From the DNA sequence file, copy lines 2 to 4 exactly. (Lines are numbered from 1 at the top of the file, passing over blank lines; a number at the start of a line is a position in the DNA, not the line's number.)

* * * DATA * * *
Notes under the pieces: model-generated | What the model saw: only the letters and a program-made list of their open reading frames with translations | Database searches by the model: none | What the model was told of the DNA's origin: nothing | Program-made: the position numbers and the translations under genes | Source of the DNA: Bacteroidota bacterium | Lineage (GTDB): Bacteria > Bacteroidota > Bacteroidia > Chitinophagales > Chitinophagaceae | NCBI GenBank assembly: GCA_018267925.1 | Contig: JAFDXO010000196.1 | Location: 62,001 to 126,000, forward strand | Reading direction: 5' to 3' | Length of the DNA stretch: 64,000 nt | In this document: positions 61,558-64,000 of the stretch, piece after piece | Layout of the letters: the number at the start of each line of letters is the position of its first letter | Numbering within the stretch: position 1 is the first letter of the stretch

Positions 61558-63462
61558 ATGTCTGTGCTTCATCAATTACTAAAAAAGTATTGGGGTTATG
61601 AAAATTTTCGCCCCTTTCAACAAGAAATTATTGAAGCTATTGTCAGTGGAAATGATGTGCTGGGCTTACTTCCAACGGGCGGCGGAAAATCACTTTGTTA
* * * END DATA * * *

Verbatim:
Positions 61558-63462
61558 ATGTCTGTGCTTCATCAATTACTAAAAAAGTATTGGGGTTATG
61601 AAAATTTTCGCCCCTTTCAACAAGAAATTATTGAAGCTATTGTCAGTGGAAATGATGTGCTGGGCTTACTTCCAACGGGCGGCGGAAAATCACTTTGTTA